The Baro’t saya is the unofficial national dress of the Philippines and is worn by women. The name is a contraction of the Tagalog words baro at saya, meaning "dress (blouse) and skirt".
Pre-Hispanic clothing of Tagalog
nobility in the 16th century Boxer Codex
, featuring a woman dressed in a prototype to the Baro't saya
This indigenous mode of dressing of the natives of the Philippines was influenced during the Spanish Colonization of the archipelago. In early pre-history, the half-naked style consisting of only the saya (long wrap-around) or tapis (knee-length wrap-around) covering the lower half of the body with bare upper torso, was gradually covered with a collarless blouse called a "baro", which is the Philippine cognate of the Malay "baju". Early Pre-colonial clothing of groups such as the Tagalog and Visayans included both the baro and saya made from silk in matching colors. This style was exclusively worn by the women of upper-caste families, while those in lower-castes wore baro made from pounded white bark fiber. The closest living clothes in the Philippines that still resemble the early baro't saya include the clothing of the Tumandok people of Panay; who are the only Visayan group to have not been hispanized, the clothing of the various Moro groups, and those of the Lumad tribes in interior Mindanao.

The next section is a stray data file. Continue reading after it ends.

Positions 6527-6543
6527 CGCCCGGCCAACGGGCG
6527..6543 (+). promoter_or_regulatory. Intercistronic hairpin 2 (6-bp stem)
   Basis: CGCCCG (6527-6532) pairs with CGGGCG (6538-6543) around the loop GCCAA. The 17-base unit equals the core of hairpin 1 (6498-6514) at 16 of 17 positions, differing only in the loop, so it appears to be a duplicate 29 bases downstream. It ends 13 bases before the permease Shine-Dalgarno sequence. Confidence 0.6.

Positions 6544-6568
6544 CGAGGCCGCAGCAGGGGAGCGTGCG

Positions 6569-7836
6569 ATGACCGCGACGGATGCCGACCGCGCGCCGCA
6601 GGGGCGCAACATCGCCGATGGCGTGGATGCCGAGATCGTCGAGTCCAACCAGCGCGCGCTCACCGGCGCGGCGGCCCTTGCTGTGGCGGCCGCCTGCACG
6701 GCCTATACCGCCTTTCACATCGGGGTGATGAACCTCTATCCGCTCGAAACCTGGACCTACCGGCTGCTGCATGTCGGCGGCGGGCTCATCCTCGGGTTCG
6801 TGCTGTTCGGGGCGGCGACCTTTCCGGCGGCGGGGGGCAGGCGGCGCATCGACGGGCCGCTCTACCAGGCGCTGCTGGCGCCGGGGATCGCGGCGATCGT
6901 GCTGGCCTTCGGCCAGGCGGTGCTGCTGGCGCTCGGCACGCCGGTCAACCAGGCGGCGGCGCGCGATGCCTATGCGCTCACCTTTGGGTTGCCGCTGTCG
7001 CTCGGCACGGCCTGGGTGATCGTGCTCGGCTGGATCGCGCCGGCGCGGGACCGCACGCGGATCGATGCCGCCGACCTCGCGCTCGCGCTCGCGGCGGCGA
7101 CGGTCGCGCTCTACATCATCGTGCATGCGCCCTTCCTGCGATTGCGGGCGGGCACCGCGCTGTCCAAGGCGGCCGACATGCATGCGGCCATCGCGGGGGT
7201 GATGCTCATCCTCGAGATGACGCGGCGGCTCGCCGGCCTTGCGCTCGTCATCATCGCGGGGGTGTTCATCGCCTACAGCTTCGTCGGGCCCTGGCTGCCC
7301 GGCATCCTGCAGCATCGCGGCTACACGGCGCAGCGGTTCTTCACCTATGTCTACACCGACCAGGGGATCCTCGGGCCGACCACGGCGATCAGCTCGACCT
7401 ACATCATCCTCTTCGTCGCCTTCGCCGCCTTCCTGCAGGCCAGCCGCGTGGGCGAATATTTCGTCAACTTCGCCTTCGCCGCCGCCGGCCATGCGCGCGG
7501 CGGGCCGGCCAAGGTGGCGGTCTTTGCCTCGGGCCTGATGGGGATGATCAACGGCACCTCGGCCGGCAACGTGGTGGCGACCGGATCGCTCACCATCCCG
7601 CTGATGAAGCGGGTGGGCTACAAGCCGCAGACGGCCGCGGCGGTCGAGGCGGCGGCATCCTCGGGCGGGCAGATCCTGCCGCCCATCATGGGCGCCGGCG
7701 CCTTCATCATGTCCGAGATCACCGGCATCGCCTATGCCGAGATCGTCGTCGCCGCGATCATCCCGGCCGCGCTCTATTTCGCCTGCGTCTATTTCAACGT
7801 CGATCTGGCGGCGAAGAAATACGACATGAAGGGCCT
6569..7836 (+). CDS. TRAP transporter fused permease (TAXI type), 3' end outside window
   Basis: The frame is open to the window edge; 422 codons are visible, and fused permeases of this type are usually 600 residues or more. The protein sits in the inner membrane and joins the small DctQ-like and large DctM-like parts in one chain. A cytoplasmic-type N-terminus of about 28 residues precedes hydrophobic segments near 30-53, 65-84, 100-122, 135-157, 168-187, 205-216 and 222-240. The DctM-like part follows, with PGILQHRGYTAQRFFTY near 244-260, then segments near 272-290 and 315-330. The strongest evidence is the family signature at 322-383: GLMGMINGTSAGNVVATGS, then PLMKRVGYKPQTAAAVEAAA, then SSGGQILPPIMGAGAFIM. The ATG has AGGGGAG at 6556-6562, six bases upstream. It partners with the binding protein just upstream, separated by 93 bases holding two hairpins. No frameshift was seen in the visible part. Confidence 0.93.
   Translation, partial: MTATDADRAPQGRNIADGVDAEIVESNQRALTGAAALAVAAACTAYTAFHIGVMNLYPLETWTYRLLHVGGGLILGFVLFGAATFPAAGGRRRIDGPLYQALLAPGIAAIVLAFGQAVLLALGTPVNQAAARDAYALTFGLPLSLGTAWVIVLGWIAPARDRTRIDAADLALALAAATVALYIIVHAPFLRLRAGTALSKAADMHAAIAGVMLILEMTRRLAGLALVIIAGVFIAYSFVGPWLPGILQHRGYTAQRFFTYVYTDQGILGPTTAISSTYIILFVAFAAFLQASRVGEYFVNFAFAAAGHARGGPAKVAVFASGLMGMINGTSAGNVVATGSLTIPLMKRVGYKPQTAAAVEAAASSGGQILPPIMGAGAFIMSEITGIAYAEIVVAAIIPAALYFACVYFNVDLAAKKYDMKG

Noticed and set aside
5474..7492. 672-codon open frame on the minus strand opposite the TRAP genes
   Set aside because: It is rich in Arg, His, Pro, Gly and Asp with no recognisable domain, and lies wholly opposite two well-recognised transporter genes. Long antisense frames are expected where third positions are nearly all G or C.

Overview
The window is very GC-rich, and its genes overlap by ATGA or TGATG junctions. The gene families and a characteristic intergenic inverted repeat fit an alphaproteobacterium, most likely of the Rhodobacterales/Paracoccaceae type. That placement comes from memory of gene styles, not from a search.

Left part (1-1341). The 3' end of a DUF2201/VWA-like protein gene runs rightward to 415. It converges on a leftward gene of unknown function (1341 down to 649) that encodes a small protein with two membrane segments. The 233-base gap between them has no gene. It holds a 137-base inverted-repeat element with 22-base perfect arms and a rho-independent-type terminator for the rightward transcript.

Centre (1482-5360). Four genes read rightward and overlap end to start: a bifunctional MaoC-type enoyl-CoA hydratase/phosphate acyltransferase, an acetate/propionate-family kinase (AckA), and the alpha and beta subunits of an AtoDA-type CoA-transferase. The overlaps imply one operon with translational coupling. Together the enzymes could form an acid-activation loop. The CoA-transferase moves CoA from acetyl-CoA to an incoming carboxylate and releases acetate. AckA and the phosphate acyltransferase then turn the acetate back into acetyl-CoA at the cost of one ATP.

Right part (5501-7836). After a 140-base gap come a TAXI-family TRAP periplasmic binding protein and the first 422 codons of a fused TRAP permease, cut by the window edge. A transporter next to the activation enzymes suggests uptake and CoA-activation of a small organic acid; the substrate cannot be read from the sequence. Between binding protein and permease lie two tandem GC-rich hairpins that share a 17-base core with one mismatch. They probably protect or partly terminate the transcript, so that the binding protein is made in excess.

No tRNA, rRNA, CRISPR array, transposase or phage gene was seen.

Under the Spanish colonization, the basic outfit had evolved into a many-layered ensemble of the: kimona or inner shirt; the baro outershirt with its usually gauzy materials, fine embroidery and wide sleeves; the pañuelo or piano shawl, starched to achieve a raised look; the naguas or petticoat (derived from enagua, as in the song "Paruparong Bukid, naguas de ojetes refers to petticoats decorated with eyelet patterns visible underneath the saya); the saya proper, laid over the starched petticoat and bunched at the back to mirror the polonaise which was in fashion during that period, sometimes fashionably as de cola or with a finely embroidered train; and the tapis, a wrap covering the upper half of the saya.
Some variations of the baro't saya are the Maria Clara gown, the ensemble having the addition of the alampay or pañuelo, a large kerchief or shawl wrapped around the shoulders, and the more daring ternó (which sometimes disposed of the pañuelo altogether), having the butterfly sleeves and streamlined look which mirrored the then current tastes and influences of the American colonists. This design was especially popularized by the former First Lady Imelda Marcos.